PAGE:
At an interview dress for the job you want, not for the job you have. As for the "friendly attitude" and "He needs to be easy to get along with" is this just a Tour-Job idea or is this a industry wide idea?

 

 

PS I really love this topic and we should stay on topic and keep this at the top of the forum because there's the potential for really good information here.

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This started out as a great informational thread by an employer of many career helicopter pilots. Comments now have turned into pay and military statements that do not apply. Would the posters making these statements do so on the interview?

 

There are plenty of us lurking and absorbing information. I for one appreciate the insight offered by the experienced pilots here and know it will probably be very valuable when I start my career. I hope we can ignore the frivolous post and continue this discussion. Has there ever been talk among employers for a apprenticeship program though?

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It's sad mike, but I know of one guy who did. Needless to say, he didnt get the position, which leads back to the job interview training that you guys talk about.

 

All the knowledge and skill is great, but not knowing what to do or say on an interview can make landing a job difficult.

 

Shows who attends functions such as Heli-success, and listens to Lyns presentations regarding this exact subject. And there are probably some that go, but think they already know everything and doodle the whole time expecting to get a job during the job fair. (probably the same scruffy guys dressed in jeans and t-shirts) Like the saying goes, you can lead a horse to water...

 

Don't let the fodder get in the way of continuing a great thread.

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To those of you who conduct interviews (or those of you who have recently been through one) some more examples of the types of oral test scenarios and questions would be greatly appreciated!

:)

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When I was interviewing pilots for various job positions, (flight school, aerial photo, and 135 PICs, CPs and company Instructors), I had a general oral about helicopter performance and density altitude factors. I expected them to fly the aircraft to their Certificate level and everyone did this as they were adequately taught to do so. If a new pilot showed sincerity and enthusiasm while being safe, they were acceptable.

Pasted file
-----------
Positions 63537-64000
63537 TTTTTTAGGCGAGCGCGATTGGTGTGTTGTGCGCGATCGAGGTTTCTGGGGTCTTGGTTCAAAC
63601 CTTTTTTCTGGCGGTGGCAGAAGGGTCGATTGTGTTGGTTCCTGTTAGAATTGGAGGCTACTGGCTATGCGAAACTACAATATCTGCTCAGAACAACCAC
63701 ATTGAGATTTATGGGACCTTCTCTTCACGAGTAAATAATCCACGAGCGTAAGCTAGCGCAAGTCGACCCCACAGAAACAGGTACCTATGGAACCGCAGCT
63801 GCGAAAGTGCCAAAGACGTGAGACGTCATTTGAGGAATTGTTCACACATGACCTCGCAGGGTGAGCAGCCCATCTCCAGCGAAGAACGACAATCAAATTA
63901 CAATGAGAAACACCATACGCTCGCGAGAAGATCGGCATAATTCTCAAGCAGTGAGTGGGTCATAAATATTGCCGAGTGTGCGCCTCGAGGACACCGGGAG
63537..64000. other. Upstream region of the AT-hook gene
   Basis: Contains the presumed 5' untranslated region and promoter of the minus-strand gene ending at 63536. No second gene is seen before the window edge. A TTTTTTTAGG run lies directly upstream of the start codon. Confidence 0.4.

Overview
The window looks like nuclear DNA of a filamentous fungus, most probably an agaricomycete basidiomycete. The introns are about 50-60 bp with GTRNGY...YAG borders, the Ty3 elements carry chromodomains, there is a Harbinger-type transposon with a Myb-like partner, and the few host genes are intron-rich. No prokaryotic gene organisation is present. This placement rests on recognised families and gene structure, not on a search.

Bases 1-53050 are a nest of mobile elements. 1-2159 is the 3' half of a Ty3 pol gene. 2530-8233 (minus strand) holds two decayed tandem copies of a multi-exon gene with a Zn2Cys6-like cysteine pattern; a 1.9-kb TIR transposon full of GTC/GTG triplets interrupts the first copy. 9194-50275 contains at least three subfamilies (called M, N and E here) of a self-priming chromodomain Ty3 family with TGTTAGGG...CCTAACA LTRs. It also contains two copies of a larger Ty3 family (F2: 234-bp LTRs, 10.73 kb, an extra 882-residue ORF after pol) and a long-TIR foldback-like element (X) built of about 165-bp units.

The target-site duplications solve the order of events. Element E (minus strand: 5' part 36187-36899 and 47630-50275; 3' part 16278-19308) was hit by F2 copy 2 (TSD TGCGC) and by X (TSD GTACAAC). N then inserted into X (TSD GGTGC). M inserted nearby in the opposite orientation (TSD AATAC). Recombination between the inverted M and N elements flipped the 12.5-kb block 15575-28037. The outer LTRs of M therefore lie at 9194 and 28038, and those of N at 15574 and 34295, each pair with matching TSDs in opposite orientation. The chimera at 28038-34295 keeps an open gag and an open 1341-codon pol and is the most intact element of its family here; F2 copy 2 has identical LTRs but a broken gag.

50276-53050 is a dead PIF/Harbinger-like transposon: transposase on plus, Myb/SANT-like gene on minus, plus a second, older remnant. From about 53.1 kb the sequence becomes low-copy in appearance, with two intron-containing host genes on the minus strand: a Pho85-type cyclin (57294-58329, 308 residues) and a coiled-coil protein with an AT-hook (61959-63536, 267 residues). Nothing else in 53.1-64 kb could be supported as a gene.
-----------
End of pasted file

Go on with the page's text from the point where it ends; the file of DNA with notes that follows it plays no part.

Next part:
It was always about the headwork skills that got them hired or not. I also believed in pilot/CFI development understanding that part of the responsibility was on me to make them safer within my SOP or Ops Specs. For 135 new hires, I had an outstanding new hire and recurrent training program and airframe specific training which again I viewed as a development process. After they passed the 135 check ride it was about adhering to company procedures.

 

One thing I would never tolerate was Procedures Intentional Non Compliance!!!!!!!!!!!!!! PINCs

 

Willful violation of Company SOP/Ops Specs and you were gone and when your next employer called for a reference this WAS discussed. I have noted this in various flight schools by CFIs that know everything and decide not to heed managements instructions or guide lines and SOP.

 

Now a days many of my questions (they have been suggested and accepted to current employers) would be about mission planning, hazard recognition, risk assessment & risk management. Then a general question of how they would "Protect the Sacred Trust" to see if they even have a clue about the most important PIC responsibility.

 

Almost every pilot I have ever flown with could control the aircraft and not scare me. Additionally they would all readily accept input and try to fly more proficiently. The need to develop pilots is recognized by employers.

 

I have incorporated most of the short comings and deficiencies that I found in pilots in my "C&E Seminar" to bring this forward to the up and coming pilot pool. Those of you that have attended can attest to the benefits of "C&E".

 

Enough from me now,

 

Mike